On July 5, a Labrador dog was shot and killed by Springfield police officer after a response to a possible burglary incident went wrong.
Now, the 911 dispatchers who received the dog owner’s call are giving their side of the story.
According to the dispatchers, they were never told about any potential dog dangers when Shena Matthias called 911 on July 5 to report a possible burglary at a neighbor’s home in Springfield, Missouri.
When the responding police officers arrived, they needed clarification on which home was potentially being burglarized and they approached Matthias’ home to sort out the confusion.
According to the police this is when two dogs burst through the screen door and attacked police officer Tom Spence. Spence shot and killed one of the dogs: Hydro, a 4-year-old black Labrador Retriever.
In an interview with the Springfield News-Leader last week, Matthias was critical of the police officer and the 911 dispatcher for their handling of the situation.
The Springfield-Greene County 911 Emergency Communications Department later issued a statement — providing some details of the call. According to the statement, Matthias said the police could contact her but she never mentioned any potential issues relating to her dogs.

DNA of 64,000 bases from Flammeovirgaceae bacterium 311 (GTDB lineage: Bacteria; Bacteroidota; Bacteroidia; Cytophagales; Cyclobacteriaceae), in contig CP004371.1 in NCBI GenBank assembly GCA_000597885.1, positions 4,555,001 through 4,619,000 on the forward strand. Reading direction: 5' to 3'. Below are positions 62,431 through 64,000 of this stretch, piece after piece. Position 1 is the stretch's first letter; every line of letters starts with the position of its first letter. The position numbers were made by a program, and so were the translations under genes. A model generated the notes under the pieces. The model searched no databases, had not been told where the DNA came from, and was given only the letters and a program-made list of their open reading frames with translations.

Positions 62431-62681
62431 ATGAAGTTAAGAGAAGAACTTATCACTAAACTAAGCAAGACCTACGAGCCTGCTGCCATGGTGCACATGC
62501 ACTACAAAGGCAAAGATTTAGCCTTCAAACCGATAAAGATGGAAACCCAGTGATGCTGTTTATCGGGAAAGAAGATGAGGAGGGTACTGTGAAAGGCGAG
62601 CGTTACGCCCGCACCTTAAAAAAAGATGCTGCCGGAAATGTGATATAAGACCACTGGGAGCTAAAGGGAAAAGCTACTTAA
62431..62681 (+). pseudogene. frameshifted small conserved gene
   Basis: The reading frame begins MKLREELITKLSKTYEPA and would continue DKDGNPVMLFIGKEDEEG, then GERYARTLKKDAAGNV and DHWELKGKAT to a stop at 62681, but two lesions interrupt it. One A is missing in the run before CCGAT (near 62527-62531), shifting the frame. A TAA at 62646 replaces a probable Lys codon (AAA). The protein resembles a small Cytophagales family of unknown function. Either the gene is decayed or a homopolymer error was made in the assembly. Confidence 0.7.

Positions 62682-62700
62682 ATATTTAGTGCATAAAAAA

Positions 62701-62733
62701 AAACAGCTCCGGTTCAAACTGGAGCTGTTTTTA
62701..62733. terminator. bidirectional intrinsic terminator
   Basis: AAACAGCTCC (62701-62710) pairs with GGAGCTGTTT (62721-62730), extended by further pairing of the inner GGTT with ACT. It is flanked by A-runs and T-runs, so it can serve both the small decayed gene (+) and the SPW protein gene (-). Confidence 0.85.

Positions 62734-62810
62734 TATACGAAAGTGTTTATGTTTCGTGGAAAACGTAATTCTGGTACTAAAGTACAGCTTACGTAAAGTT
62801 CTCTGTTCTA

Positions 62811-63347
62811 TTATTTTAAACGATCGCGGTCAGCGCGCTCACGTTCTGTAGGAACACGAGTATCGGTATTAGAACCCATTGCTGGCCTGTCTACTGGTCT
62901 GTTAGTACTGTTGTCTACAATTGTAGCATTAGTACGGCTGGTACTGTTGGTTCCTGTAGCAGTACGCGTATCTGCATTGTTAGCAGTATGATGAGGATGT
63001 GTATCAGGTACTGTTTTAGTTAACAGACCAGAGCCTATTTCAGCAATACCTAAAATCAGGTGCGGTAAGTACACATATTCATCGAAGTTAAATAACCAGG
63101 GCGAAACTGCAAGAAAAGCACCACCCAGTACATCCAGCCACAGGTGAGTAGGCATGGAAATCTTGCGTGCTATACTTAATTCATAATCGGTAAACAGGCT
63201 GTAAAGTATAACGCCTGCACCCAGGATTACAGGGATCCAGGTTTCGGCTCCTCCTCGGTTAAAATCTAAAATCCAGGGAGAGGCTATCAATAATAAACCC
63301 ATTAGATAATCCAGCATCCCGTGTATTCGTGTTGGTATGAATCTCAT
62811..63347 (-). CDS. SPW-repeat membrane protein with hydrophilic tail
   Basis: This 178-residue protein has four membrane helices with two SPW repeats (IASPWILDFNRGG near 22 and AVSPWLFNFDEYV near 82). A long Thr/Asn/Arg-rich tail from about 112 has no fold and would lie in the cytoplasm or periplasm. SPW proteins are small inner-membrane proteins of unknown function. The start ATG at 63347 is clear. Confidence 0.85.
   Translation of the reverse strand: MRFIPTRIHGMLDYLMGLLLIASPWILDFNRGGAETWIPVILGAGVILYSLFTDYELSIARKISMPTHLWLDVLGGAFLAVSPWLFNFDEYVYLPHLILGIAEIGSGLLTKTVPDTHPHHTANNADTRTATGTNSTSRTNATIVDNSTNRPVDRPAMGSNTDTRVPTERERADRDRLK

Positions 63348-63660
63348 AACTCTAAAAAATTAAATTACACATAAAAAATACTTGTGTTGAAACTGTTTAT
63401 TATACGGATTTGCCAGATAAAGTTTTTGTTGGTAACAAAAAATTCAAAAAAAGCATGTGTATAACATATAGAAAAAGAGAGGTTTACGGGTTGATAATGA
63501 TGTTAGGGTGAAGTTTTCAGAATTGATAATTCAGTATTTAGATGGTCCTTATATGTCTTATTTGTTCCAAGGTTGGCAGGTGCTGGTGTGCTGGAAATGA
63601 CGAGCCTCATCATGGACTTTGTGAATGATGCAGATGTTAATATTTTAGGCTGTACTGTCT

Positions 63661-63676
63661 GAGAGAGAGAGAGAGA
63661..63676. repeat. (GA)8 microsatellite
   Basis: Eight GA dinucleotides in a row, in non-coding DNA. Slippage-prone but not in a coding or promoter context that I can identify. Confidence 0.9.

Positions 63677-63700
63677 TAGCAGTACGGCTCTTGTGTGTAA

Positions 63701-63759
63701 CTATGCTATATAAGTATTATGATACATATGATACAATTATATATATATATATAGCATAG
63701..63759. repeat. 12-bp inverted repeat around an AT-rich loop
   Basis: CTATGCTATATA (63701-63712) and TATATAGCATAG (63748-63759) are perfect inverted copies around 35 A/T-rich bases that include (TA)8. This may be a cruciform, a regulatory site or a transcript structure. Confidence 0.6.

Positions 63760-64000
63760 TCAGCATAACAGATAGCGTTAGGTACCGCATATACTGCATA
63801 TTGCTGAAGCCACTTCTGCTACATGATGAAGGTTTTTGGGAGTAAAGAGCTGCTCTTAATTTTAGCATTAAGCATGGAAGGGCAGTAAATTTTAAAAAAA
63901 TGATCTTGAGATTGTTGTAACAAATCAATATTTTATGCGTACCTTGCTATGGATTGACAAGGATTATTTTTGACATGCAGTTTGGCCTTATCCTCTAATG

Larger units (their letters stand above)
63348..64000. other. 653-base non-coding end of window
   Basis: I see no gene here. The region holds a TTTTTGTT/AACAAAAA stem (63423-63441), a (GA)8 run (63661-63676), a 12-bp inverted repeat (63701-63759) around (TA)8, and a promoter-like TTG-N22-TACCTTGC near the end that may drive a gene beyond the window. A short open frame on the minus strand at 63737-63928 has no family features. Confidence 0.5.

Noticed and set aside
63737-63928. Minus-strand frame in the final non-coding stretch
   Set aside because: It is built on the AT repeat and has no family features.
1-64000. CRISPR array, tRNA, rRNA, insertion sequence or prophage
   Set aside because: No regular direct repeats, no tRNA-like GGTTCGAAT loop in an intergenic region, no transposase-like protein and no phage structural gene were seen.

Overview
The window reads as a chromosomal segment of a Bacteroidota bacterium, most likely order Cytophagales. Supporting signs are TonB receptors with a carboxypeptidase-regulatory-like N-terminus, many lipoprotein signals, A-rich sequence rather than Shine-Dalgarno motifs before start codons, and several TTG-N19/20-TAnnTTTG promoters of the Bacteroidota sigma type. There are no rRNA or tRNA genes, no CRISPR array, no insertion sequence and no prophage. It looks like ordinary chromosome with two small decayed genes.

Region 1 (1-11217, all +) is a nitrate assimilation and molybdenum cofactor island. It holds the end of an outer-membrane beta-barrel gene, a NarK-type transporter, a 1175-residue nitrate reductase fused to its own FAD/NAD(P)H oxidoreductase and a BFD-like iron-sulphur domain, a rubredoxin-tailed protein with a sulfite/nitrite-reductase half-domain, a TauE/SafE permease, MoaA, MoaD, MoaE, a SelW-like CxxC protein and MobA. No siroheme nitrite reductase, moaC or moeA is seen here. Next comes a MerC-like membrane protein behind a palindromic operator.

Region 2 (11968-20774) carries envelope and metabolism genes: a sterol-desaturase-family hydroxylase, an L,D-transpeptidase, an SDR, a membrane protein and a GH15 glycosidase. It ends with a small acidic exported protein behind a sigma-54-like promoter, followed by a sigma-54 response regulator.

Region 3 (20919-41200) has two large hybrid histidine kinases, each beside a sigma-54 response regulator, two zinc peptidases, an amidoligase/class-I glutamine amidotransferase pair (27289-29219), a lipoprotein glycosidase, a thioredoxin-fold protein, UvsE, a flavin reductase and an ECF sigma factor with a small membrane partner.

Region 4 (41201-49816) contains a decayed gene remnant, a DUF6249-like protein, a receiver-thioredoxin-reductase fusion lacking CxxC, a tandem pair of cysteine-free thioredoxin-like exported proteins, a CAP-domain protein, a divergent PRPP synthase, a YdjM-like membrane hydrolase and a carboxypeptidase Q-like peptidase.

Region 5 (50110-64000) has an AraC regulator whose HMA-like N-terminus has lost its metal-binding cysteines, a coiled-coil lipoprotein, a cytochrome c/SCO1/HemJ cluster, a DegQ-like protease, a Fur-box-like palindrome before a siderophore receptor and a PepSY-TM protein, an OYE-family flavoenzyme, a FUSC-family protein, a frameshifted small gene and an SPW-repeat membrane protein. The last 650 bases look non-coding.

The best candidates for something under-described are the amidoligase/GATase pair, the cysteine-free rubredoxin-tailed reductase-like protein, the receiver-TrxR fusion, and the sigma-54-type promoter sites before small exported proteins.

Matthias later admitted that she never warned the 911 dispatcher about her dogs. She said, she asked the dispatcher to tell the officers that they should call her instead of coming to her home should they need help.
In the statement, the 911 center said the dispatcher tried to call Matthias before police went to her home but the dispatcher dialed the wrong number and got a busy signal.The center’s statement did not mention Matthias saying police should not come to her home.
A Missouri statute bans the release of full 911 calls.
A week later, Matthias says she and her family are still mourning the loss of Hydro.
Matthias admits that Hydro’s protective instincts were triggered and he may have bitten Spence if he didn’t shoot him. Despite this, she still feels that the death of her beloved Labrador could have been avoided — either through better communication by the dispatcher or non-lethal force by the officer.
She said she is now trying to find a lawyer who will take her case. She also said she hopes local officials will learn from her dog’s death and a similar situation can be prevented in the future.
“Something needs to be done,” Matthias said. “I don’t want money. Money is nothing to me. Justice is my concern.”
Police spokeswoman Lisa Cox said the police department is reviewing the shooting.
The Springfield Police Department’s Resistance Response has guidelines in dealing with animals. The guidelines say police officers “may use weapons to destroy severely injured non-domesticated animals or to defend themselves against vicious, rabid or otherwise dangerous animals.”
Source: Springfield News-Leader